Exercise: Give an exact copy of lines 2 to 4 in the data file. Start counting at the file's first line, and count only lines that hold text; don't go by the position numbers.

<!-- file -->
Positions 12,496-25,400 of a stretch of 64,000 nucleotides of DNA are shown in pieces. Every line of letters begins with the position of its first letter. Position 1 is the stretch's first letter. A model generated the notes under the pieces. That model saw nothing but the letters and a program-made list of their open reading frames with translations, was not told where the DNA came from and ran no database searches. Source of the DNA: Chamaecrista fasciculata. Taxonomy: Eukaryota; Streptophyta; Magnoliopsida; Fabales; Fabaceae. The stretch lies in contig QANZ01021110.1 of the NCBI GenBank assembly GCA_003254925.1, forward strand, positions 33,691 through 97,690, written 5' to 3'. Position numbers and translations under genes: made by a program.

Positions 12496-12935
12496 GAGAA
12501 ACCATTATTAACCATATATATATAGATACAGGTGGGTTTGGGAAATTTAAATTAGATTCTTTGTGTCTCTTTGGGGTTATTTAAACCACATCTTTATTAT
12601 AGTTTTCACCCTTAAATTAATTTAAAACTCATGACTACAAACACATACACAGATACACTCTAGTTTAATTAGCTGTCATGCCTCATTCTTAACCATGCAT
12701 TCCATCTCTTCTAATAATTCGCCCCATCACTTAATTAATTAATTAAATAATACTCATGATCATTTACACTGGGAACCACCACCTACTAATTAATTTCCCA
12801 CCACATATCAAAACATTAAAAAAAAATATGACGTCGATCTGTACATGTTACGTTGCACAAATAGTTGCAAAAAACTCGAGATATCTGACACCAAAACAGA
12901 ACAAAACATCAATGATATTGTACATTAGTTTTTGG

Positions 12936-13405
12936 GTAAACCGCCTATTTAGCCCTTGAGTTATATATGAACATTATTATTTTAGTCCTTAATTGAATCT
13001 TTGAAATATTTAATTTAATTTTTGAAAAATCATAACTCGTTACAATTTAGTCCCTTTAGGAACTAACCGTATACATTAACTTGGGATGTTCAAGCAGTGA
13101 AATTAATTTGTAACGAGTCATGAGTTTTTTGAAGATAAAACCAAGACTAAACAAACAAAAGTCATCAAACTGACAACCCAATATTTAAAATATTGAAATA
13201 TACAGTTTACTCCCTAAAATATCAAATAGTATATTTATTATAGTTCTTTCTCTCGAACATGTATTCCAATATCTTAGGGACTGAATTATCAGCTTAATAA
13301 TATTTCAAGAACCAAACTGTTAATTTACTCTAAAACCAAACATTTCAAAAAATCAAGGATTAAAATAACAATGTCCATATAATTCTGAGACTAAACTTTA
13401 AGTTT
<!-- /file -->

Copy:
Positions 12496-12935
12496 GAGAA
12501 ACCATTATTAACCATATATATATAGATACAGGTGGGTTTGGGAAATTTAAATTAGATTCTTTGTGTCTCTTTGGGGTTATTTAAACCACATCTTTATTAT